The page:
Painting house pets–both cats and dogs–also became extremely popular during the nineteenth century. Although there was a precedent for images of pet dogs in French eighteenth century painting, it was Queen Victoria who popularized canvases featuring dogs in domestic interiors. She had long kept dogs as pets, and even before she became queen, had been a royal patron of the Society for the Prevention of Cruelty to Animals. Over the course of her long reign, she commissioned literally hundreds of images of her beloved dogs, from paintings of her pet pomeranians to a tomb sculpture for her favorite border collie at Windsor Castle. Such a clear royal example set the style for amusing paintings of dogs and cats at play, and van den Eycken was quick to introduce himself to the English market for this type of imagery. He exhibited in London often and was widely popular with British patrons. [ii]
By the 1890s, van den Eycken had established himself as a leader in this fashionable specialization, and his popularity with collectors was continuing to expand. His painting Gage of Love, was chosen as part of the Belgian contribution to the World’s Columbian Exposition in Chicago in 1893. [iii] Three years later, he was recorded as having received a commission from a Chicago attorney, J. G. Moulton for a painting entitled A Cat with her Kittens. Whether or not van den Eycken personally attended the Columbian Exposition in 1893 is unknown, but his relationship with American collectors seems to date from the 1890s. By the end of the century, in 1899, the painter was creating canvases not only for private American patrons, but also for the S. and G. Gump Company, at that time an international art and design gallery based in San Francisco; today it is one of that city’s most elegant department stores.
The signatures on van den Eycken’s work from the 1890s places him in Brussels at least until 1899. However, he seems to have moved back to Antwerp at some point before 1902. A review of his work in the Chicago Daily Tribune, dated January 12, 1902, reports that “his studio is in Antwerp” and that “during the last decade, his works have become well known in America, and the sale of his pictures in this country is steadily increasing.” [iv] The Tribune reporter was prescient in his observation as van den Eycken’s work seems to have remained very popular in the US well into the years of World War I. His painting of Kittens in Mischief, for example, was recorded in the American Art Annual as having been sold to J. Clarke in May 1915.[v] Although there is no known record of van den Eycken’s work being exhibited in an American gallery, it seems very likely that he was represented by one of the many European galleries who had opened US branches in the late nineteenth century.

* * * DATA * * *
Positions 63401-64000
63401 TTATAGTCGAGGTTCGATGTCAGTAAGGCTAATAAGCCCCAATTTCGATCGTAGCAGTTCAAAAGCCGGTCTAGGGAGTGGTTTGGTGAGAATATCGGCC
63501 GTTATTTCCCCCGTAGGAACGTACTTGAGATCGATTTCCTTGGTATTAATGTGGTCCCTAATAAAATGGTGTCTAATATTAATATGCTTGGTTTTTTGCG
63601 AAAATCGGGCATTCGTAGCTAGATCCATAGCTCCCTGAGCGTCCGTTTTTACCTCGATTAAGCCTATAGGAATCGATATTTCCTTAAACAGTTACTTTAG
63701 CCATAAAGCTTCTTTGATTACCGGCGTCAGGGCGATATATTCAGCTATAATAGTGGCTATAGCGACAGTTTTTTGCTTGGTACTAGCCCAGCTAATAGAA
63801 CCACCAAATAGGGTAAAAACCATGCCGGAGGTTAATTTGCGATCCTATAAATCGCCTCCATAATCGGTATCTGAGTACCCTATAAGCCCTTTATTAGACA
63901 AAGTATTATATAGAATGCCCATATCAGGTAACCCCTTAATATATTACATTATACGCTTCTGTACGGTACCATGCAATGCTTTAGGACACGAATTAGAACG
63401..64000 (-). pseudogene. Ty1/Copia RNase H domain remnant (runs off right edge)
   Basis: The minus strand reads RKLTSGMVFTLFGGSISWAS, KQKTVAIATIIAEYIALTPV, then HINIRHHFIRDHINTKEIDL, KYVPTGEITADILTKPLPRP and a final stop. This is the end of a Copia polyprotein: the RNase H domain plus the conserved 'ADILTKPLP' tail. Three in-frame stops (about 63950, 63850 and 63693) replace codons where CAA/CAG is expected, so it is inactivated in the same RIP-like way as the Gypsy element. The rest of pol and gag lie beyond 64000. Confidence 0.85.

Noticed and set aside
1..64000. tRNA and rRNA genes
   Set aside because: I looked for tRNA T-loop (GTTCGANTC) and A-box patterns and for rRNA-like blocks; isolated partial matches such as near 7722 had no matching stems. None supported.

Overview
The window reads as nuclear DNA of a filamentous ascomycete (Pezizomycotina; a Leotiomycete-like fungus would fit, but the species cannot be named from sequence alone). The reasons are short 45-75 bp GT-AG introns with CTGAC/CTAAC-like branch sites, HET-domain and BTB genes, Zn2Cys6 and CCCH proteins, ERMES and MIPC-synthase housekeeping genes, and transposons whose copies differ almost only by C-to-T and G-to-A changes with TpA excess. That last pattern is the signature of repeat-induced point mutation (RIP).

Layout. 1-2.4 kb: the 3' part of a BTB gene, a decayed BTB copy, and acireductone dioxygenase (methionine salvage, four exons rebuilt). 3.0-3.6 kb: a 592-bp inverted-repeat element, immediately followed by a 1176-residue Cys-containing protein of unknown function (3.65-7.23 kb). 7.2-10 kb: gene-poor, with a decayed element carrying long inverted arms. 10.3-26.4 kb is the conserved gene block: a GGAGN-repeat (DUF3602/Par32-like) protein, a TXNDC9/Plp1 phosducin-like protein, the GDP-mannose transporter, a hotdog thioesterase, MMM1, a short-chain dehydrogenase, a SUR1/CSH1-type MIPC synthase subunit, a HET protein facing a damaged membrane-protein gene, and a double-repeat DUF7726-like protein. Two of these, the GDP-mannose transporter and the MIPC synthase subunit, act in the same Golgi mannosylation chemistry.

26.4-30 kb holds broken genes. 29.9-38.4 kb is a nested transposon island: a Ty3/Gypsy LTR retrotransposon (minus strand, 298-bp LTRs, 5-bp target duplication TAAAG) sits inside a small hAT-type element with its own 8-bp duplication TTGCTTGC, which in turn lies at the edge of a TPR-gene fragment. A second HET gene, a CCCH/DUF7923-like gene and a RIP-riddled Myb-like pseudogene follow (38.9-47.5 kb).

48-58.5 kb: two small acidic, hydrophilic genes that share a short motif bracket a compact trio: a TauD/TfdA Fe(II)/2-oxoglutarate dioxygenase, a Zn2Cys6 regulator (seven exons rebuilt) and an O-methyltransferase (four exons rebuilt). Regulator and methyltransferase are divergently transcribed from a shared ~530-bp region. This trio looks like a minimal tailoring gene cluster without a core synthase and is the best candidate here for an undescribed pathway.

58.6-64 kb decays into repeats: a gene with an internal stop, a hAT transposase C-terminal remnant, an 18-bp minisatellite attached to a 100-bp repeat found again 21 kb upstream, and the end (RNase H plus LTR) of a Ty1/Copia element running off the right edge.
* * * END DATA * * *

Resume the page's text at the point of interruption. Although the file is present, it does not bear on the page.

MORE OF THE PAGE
Van den Eycken’s work maintained a consistent appeal well into the twentieth century. He exhibited Les rôdeurs [The Prowlers] at Paris Salon in 1902, and also continued to sell his work to numerous English collectors. It should be noted that the painter sometimes signed his name as “Charles Duchêne” although the reason for this is unclear. “Duchêne” refers to oak trees in French, and perhaps there was a family history related to this name or the oak as a symbol.
The eruption of World War I in 1913 meant that life in Belgium would soon change dramatically. Antwerp was besieged by the invading German army in the fall of 1914, with the result that enemy forces occupied the city until 1918. Although some Belgians were able to escape to the Netherlands in the aftermath of the invasion, most were trapped in the city by both the German troops and an electrified fence blocking the Belgian-Dutch border. Van den Eycken’s whereabouts during this time is undocumented, but it seems likely that he would have remained in Antwerp where his family was based. He died in 1923 at age sixty-four.
Janet L. Whitmore, Ph.D.
Royal Museum of Fine Arts, Antwerp
[i] For a history of dogs in painting, see William Secord, Dog Painting, 1840-1940, A Social History of the Dog in Art, (Woodbridge, Suffolk: Antique Collectors Club, 1992).
[ii] Ibid., frontispiece. Van den Eycken’s 1891 painting Willpower is the frontispiece for this book, and the only non-British art work represented.
[iii] M. P. Handy, ed., World’s Columbian Exposition, Official Catalogue, Part X, Art Galleries and Annexes, (Chicago: W. B. Conkey Company, Publishers to the World’s Columbian Exposition, 1893) 75.
[iv] Art Supplement, Chicago Daily Tribune [Chicago, Ill.], January 12, 1902: 12.
[v] “Paintings Sold at Auction, 1914-1915”, American Art Annual, Volume XII, Florence N. Levy, ed., 1915 (The American Federation of Arts, 1916) 300.